Real GDP growth was 14.2%, 9.6% and 9.1 % in 2007, 2008 and 2009, respectively. Consumer price growth was 4.8%, 5.9% and -0.7% in the same years. The global economic and financial crisis experienced in the past three years affected China less than other countries largely due to effective domestic stimulus policies. Early in 2010 growth had recovered, close to a 13.5% annual rate, which has slightly lowered in the following quarters. Latest estimates from the World Bank forecast a real GDP growth of 9.5% in China for 2010, the highest among East Asia countries. Consumer price inflation observed in July was 3.3% on an annual base. Real wages have grown at very high annual rates: 13.1% in 2007, 10.4% in 2008 and 12.4% in 2009. For the rest of 2010 they are expected to increase between 10% and 12%. See World Bank (2010).


Measured by the new international poverty standard of $1.25 per person per day (using 2005 Purchasing Power Parity for China), the levels of poverty declined from 85% of the total population in 1981 to 27% in 2004. “The most recent official estimate of rural poverty in China for 2007 puts the number of poor at 14.79 million, or less than 2% of the rural population (NBS, 2008). While there is no official urban poverty line, estimates by others have found poverty levels in urban areas to be negligible using an urban poverty line that is comparable to the official poverty line for rural areas. These estimates thus suggest that only about 1% of China’s population is currently in extreme poverty. In other words, extreme poverty, in the sense of not being able to meet the most elementary food and clothing needs, has almost been eliminated in China. (…) Vulnerability to poverty because of a variety of income shocks remains widespread. For instance, using the World Bank poverty line, nearly a third of China’s rural population was consumption poor at least once between 2001 and 2004. (…) As the poverty rate has fallen, it has become harder to eliminate the remaining poverty because the remaining poor are more dispersed. While the incidence and severity of poverty is the highest in western provinces, nearly half the poor are dispersed in the rest of China, and likewise, while poverty is the most severe in mountainous and minority areas, more than half the poor are in non-mountainous non-minority areas. And as poverty levels are reduced, the village-level concentration of poverty tends to decline. This carries the important implication that as China makes further progress in alleviating poverty, the remaining poverty could be expected to be more dispersed thus eroding some of the potential benefits from area based targeting relative to household-based targeting approaches.” See World bank (2009). 6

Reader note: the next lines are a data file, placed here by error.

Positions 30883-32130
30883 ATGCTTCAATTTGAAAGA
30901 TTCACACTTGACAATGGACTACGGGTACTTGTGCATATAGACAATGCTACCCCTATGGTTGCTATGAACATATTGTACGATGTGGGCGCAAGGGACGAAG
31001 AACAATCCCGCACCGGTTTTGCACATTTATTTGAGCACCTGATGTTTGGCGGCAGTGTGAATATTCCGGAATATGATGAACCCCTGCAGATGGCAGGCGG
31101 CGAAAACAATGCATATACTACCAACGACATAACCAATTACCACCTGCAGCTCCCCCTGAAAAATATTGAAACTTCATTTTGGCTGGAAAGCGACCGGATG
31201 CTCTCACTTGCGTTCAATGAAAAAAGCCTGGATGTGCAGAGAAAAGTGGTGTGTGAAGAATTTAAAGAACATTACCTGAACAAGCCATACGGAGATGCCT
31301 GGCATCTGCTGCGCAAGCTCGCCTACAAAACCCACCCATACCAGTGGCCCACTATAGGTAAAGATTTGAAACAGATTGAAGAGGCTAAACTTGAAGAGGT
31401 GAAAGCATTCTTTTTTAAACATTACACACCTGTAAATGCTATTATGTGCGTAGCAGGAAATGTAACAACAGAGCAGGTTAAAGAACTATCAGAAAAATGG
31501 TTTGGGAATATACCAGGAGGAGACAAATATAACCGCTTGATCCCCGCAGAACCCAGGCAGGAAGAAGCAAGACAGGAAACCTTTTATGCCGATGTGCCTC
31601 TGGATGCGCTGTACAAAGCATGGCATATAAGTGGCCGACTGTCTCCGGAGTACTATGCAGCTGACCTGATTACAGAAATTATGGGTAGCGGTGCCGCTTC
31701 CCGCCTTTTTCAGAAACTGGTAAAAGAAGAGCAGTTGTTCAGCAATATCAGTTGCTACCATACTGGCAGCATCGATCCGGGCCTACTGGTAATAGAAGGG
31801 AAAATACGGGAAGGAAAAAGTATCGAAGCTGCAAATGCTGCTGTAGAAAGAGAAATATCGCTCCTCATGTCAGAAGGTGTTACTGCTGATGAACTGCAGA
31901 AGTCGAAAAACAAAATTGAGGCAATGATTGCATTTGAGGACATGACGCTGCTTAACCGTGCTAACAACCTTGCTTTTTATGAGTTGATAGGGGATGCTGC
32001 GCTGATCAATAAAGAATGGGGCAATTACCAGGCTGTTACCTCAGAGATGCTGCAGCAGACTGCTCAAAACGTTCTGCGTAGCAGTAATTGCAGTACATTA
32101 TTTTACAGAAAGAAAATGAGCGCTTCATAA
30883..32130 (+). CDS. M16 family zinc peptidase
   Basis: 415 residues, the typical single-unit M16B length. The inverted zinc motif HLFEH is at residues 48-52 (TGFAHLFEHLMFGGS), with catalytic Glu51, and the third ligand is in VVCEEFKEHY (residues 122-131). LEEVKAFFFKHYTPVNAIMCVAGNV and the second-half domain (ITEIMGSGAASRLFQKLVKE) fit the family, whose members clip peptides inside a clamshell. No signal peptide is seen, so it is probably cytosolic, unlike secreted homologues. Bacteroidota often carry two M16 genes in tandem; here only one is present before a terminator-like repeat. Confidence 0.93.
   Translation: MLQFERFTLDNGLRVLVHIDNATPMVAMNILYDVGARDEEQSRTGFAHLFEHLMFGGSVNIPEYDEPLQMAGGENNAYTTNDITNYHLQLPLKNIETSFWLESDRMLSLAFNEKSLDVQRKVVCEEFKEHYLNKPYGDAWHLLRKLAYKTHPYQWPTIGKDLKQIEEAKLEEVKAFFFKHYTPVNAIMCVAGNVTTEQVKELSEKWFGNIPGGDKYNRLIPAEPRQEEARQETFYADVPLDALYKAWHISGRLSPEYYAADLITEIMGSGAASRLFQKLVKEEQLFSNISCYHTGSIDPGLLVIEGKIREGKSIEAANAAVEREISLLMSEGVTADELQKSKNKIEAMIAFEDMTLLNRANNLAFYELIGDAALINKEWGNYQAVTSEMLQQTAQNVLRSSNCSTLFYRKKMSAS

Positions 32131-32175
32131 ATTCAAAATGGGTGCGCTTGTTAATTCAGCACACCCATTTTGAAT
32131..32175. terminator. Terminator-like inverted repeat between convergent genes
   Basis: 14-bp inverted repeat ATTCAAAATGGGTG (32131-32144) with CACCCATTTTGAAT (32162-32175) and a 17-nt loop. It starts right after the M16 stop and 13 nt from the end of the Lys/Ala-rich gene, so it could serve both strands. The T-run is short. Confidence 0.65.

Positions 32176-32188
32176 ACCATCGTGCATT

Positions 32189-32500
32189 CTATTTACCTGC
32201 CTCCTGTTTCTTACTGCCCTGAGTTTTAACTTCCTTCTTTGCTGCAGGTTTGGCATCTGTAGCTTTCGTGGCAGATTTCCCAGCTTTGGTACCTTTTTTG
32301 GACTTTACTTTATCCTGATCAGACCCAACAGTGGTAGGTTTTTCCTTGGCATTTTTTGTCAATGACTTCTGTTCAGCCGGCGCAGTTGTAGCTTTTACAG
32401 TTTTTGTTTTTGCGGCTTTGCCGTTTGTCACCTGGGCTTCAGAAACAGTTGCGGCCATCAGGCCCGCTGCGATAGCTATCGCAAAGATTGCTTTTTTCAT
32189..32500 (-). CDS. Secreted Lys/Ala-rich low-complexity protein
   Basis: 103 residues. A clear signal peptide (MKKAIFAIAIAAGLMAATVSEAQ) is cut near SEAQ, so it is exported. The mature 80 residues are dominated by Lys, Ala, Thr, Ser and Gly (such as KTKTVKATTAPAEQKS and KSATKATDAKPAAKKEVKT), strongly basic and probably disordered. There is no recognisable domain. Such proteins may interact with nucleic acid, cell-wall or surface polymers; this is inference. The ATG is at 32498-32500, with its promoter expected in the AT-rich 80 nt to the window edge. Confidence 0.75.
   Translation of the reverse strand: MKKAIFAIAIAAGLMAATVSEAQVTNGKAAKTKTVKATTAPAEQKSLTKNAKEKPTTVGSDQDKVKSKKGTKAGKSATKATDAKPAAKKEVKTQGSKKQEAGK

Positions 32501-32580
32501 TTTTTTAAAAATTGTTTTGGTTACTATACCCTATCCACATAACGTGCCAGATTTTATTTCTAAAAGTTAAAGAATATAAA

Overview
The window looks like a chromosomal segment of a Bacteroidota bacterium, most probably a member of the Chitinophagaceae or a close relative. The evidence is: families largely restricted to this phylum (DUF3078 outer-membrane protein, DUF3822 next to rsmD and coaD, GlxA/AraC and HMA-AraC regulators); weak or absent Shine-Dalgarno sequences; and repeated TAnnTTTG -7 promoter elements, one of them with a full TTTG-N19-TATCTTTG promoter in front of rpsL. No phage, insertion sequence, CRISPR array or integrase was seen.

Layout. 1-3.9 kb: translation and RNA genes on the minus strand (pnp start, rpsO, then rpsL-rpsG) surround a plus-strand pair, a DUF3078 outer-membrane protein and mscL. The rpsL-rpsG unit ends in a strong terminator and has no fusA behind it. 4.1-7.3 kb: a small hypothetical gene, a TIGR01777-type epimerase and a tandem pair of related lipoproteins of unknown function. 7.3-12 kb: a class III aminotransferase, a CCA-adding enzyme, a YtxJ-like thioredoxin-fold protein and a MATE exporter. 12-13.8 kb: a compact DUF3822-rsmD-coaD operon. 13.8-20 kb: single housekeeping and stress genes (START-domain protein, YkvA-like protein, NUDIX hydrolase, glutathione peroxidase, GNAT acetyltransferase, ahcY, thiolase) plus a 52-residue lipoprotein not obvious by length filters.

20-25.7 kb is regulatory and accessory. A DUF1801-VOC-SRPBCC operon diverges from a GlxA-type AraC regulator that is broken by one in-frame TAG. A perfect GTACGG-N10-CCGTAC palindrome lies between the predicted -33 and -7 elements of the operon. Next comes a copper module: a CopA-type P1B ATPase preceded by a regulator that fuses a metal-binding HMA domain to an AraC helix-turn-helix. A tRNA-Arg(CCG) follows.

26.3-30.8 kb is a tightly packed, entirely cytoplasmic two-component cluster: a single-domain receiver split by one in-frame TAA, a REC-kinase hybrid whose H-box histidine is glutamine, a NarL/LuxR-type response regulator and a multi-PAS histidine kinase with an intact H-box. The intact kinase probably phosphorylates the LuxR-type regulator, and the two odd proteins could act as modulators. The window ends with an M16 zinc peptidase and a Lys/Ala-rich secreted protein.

Over the two decades 1981-2001, income inequality in rural areas, as measured by the Gini coefficient, increased from 0.25 to approximately 0.37. At the same time, in urban areas, income inequality also grew and the Gini coefficient rose from close to 0.19 to approximately 0.32. These figures reflect not only the growth of income inequality both in rural and urban areas, but also the fact that income inequality has persistently been larger in rural areas compared to urban ones. At the aggregate national level, however, these increases in inequality have been magnified due to the even more noticeable widening income differences between rural and urban areas. See World Bank (2009). 2